91262

JAPN 101   Introductory Japanese I

Kendall Heitzman

M T W Th .

8:50 -9:50 am

Olin 309

FLLC

The first part of a two-semester sequence introducing the fundamentals of the Japanese language. Students will systematically develop their abilities in the four primary skills: listening, speaking, writing and reading. Course work will consist of extensive study of basic grammar, language lab work, conversation practice, and simple composition exercises. Contact the professor regarding enrollment (kheitzma@bard.edu).   

 

91263

JAPN 201   Intermediate Japanese

Michiko Baribeau

. T W Th .

8:50 -9:50 am

Olin 310

FLLC

The first part of a two-semester sequence introducing the fundamentals of the Japanese language. Students will systematically develop their abilities in the four primary skills: listening, speaking, writing and reading. Course work will consist of extensive study of basic grammar, language lab work, conversation practice, and simple composition exercises.   

 

91266

JAPN 226   Japanese Literature of the

Long Postwar

Kendall Heitzman

M . W . .

10:10 - 11:30 am

Olin 107

FLLC

This class centers on literature reflecting the Japanese experience of  “the long postwar,” including works that could be considered tragedies, comedies, melodramas, and propaganda.  We will begin with stories depicting various Japanese experiences of World War II, by those who went away to war and those who stayed behind.  We will then turn to works about life under the American Occupation, starring miserable English-speaking go-betweens, savvy entrepreneurs, and separated lovers.  We will go on to look at Japanese writers and filmmakers who continued to feel the presence of the war in their lives long after the Occupation (ostensibly) ended: in Hiroshima, at the 1964 Tokyo Olympics, near American bases in Sasebo and Okinawa, and elsewhere.  Throughout, we will discuss the intersection of memory and history, as well as refusals of both: What if the war had gone differently?  What if it hadn’t happened at all?  This course includes screenings of Japanese films from the 1950s to the present that attempt to re-envision the war and postwar for both political and artistic purposes.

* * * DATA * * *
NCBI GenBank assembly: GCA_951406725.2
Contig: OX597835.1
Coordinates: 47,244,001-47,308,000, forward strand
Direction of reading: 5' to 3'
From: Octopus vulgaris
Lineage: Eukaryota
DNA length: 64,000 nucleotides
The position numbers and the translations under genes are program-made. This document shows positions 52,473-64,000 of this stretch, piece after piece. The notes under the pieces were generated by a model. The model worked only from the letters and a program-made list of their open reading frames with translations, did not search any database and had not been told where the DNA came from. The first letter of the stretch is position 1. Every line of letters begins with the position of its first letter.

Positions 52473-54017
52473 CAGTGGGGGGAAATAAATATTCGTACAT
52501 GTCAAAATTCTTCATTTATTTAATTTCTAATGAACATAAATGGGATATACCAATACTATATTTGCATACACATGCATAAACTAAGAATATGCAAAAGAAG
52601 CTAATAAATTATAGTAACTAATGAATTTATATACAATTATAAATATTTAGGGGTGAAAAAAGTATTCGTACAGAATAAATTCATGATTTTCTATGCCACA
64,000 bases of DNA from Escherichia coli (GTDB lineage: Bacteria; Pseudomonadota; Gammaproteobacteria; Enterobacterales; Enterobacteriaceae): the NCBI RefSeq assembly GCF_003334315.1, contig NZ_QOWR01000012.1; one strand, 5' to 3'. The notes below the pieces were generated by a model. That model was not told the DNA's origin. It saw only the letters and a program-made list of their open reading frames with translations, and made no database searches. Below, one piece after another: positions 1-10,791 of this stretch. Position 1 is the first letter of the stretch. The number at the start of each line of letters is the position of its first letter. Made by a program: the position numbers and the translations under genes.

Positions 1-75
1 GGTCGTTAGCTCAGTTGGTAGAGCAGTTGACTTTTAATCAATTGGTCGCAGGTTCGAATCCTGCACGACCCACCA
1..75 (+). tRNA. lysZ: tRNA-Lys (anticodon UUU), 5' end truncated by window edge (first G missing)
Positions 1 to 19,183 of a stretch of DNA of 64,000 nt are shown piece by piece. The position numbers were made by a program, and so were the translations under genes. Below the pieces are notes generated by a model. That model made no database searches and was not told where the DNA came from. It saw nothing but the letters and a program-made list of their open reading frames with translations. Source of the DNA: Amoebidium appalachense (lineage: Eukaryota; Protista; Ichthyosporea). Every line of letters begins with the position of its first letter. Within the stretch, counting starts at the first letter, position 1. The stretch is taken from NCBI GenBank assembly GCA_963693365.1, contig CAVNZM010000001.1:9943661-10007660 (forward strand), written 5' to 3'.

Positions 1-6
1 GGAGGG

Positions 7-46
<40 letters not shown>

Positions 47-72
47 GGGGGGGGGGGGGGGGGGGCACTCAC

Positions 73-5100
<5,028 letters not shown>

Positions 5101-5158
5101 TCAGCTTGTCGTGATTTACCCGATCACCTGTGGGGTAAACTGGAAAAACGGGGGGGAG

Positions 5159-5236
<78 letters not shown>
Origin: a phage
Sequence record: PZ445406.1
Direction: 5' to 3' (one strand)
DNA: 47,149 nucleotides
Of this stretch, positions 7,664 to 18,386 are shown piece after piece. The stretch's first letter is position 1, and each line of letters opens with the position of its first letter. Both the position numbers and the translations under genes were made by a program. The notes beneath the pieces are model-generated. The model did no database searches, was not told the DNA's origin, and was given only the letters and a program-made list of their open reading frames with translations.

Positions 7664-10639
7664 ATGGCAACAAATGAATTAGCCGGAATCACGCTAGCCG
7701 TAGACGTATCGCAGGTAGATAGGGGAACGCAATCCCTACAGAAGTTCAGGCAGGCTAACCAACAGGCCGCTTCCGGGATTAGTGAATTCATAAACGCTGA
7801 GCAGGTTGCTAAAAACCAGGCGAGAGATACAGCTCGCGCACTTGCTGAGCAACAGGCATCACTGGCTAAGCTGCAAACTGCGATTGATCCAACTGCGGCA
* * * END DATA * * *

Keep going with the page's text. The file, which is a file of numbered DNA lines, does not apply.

91264

JAPN 301   Advanced Japanese I

Michiko Baribeau

. T . Th .

11:50 -1:10 pm

Olin 304

FLLC

In this course, students develop further the four skills of speaking, listening, reading, and writing. The course continues the introduction of complex grammatical patterns while further accelerating the acquisition of Chinese characters and advanced vocabulary. Students will build oratory skills through debate on relevant social topics and through individual research presentations. Composition of advanced written material will also be emphasized. The course will be conducted in Japanese.  Prerequisite: Japanese 202 or equivalent.

 

91265

JAPN 340   Japanese Translation: Theory and Methodology

Kendall Heitzman

M . . . .

2:40 – 5:00 pm

Asp 302

FLLC

Cross-listing:  Asian Studies  This workshop is intended for students who have had at least three years of Japanese and who can read at the advanced level. Through practice, students are encouraged to think about the nature and limits of translation within the Japanese context. While focusing on the techniques and craft of translation, students are also introduced to translation theory, both Western and Japanese, and examine well-known translations by comparing source and target texts. Students will be introduced to various translation approaches, in different genres, and will have the opportunity to complete their own translation projects as part of the class. Prerequisite: JAPN 302 or equivalent